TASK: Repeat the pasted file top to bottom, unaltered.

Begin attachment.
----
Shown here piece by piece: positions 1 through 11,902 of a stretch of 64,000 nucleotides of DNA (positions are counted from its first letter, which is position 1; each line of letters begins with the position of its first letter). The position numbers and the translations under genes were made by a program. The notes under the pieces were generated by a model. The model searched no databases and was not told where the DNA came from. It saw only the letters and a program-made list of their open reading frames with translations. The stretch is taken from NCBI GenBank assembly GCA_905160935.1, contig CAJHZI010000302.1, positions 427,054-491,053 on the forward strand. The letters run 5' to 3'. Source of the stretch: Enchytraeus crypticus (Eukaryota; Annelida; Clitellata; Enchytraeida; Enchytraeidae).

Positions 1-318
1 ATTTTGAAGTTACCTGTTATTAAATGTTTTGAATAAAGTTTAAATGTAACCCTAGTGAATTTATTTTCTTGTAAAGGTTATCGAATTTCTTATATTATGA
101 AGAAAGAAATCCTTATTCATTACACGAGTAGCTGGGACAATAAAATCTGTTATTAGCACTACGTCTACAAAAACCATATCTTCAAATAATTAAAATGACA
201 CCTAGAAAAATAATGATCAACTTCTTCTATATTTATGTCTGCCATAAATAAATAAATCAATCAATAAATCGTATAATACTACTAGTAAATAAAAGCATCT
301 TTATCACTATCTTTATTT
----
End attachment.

Shown here piece by piece: positions 1 through 11,902 of a stretch of 64,000 nucleotides of DNA (positions are counted from its first letter, which is position 1; each line of letters begins with the position of its first letter). The position numbers and the translations under genes were made by a program. The notes under the pieces were generated by a model. The model searched no databases and was not told where the DNA came from. It saw only the letters and a program-made list of their open reading frames with translations. The stretch is taken from NCBI GenBank assembly GCA_905160935.1, contig CAJHZI010000302.1, positions 427,054-491,053 on the forward strand. The letters run 5' to 3'. Source of the stretch: Enchytraeus crypticus (Eukaryota; Annelida; Clitellata; Enchytraeida; Enchytraeidae).

Positions 1-318
1 ATTTTGAAGTTACCTGTTATTAAATGTTTTGAATAAAGTTTAAATGTAACCCTAGTGAATTTATTTTCTTGTAAAGGTTATCGAATTTCTTATATTATGA
101 AGAAAGAAATCCTTATTCATTACACGAGTAGCTGGGACAATAAAATCTGTTATTAGCACTACGTCTACAAAAACCATATCTTCAAATAATTAAAATGACA
201 CCTAGAAAAATAATGATCAACTTCTTCTATATTTATGTCTGCCATAAATAAATAAATCAATCAATAAATCGTATAATACTACTAGTAAATAAAAGCATCT
301 TTATCACTATCTTTATTT